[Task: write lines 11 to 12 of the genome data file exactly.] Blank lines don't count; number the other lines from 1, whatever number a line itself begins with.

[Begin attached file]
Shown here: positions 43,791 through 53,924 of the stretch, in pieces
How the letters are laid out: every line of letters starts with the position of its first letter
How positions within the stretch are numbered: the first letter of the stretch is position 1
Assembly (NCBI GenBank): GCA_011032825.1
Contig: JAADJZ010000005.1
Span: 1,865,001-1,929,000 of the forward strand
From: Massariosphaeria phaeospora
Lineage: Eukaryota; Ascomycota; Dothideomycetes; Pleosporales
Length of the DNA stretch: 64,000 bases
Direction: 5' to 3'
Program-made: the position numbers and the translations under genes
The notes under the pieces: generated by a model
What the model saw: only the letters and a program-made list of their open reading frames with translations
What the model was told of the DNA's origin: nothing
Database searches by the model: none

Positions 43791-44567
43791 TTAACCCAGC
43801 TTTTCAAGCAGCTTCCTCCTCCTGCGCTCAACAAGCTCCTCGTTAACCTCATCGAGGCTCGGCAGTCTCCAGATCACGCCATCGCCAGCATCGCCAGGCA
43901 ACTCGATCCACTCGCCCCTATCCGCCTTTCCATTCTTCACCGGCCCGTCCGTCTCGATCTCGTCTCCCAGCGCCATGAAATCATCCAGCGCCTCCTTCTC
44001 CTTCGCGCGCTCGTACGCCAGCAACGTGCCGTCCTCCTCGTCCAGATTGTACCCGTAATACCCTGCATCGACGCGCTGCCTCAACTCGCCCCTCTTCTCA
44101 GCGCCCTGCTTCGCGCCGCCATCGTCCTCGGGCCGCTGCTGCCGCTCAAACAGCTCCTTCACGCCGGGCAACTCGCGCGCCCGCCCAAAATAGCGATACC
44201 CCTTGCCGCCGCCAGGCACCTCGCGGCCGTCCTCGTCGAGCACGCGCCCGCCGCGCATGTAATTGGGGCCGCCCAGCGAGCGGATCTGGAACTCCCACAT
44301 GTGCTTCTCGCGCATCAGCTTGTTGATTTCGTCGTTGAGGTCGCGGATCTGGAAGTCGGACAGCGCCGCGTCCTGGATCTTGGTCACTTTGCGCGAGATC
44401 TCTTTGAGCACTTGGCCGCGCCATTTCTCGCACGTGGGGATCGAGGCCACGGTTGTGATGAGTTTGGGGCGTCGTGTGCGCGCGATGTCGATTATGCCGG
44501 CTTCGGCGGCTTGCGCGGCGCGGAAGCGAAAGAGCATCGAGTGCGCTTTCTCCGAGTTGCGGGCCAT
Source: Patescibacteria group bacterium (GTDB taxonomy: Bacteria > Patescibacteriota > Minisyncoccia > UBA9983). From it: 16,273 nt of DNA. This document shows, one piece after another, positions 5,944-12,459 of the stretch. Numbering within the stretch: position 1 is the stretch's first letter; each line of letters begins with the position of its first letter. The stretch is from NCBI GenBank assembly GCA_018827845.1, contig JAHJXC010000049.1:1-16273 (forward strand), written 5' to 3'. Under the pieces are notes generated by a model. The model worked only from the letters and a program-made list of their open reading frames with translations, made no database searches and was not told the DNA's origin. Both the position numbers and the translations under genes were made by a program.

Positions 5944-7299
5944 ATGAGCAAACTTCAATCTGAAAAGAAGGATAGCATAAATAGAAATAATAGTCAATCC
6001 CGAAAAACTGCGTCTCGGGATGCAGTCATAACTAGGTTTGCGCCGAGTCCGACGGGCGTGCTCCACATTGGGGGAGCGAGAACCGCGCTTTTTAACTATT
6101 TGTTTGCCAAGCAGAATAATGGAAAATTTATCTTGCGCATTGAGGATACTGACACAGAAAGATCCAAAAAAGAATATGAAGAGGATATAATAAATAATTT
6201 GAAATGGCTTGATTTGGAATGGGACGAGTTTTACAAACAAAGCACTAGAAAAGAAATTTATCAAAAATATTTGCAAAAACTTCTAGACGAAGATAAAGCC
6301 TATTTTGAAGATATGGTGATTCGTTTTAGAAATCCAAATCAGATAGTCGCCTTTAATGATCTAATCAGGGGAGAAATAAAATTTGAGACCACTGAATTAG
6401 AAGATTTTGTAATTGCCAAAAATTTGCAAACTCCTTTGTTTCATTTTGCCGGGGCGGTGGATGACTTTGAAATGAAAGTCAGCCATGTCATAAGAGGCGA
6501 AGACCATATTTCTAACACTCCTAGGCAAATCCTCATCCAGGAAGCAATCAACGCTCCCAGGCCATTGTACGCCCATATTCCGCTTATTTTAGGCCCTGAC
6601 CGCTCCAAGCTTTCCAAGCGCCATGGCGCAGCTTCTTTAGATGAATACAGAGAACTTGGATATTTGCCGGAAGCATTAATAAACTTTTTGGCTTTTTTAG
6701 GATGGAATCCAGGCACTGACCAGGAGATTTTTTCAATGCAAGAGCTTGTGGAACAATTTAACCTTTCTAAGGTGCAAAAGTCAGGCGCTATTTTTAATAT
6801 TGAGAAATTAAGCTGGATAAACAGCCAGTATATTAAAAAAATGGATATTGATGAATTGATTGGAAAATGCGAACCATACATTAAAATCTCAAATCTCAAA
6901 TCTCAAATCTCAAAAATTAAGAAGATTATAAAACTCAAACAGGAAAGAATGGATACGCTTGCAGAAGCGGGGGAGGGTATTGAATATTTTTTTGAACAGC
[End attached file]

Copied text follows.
Program-made: the position numbers and the translations under genes
The notes under the pieces: generated by a model